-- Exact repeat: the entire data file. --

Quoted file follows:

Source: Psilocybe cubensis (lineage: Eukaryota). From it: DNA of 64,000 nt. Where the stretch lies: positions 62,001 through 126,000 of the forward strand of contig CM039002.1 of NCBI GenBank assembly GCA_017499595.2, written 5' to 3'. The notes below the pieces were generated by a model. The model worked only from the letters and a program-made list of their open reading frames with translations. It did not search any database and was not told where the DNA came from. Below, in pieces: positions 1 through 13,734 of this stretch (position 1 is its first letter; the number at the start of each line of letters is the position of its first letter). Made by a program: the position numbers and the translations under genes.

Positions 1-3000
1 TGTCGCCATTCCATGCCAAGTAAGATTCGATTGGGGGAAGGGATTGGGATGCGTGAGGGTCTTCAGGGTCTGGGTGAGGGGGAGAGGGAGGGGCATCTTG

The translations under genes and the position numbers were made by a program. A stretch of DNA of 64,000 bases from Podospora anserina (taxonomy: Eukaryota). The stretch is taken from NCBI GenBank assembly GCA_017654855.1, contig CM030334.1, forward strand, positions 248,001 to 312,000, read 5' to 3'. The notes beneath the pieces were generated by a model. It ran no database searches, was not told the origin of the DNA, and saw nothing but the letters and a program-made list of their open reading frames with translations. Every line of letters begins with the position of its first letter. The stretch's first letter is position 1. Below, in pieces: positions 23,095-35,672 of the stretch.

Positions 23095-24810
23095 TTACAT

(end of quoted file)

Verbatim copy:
Source: Psilocybe cubensis (lineage: Eukaryota). From it: DNA of 64,000 nt. Where the stretch lies: positions 62,001 through 126,000 of the forward strand of contig CM039002.1 of NCBI GenBank assembly GCA_017499595.2, written 5' to 3'. The notes below the pieces were generated by a model. The model worked only from the letters and a program-made list of their open reading frames with translations. It did not search any database and was not told where the DNA came from. Below, in pieces: positions 1 through 13,734 of this stretch (position 1 is its first letter; the number at the start of each line of letters is the position of its first letter). Made by a program: the position numbers and the translations under genes.

Positions 1-3000
1 TGTCGCCATTCCATGCCAAGTAAGATTCGATTGGGGGAAGGGATTGGGATGCGTGAGGGTCTTCAGGGTCTGGGTGAGGGGGAGAGGGAGGGGCATCTTG

The translations under genes and the position numbers were made by a program. A stretch of DNA of 64,000 bases from Podospora anserina (taxonomy: Eukaryota). The stretch is taken from NCBI GenBank assembly GCA_017654855.1, contig CM030334.1, forward strand, positions 248,001 to 312,000, read 5' to 3'. The notes beneath the pieces were generated by a model. It ran no database searches, was not told the origin of the DNA, and saw nothing but the letters and a program-made list of their open reading frames with translations. Every line of letters begins with the position of its first letter. The stretch's first letter is position 1. Below, in pieces: positions 23,095-35,672 of the stretch.

Positions 23095-24810
23095 TTACAT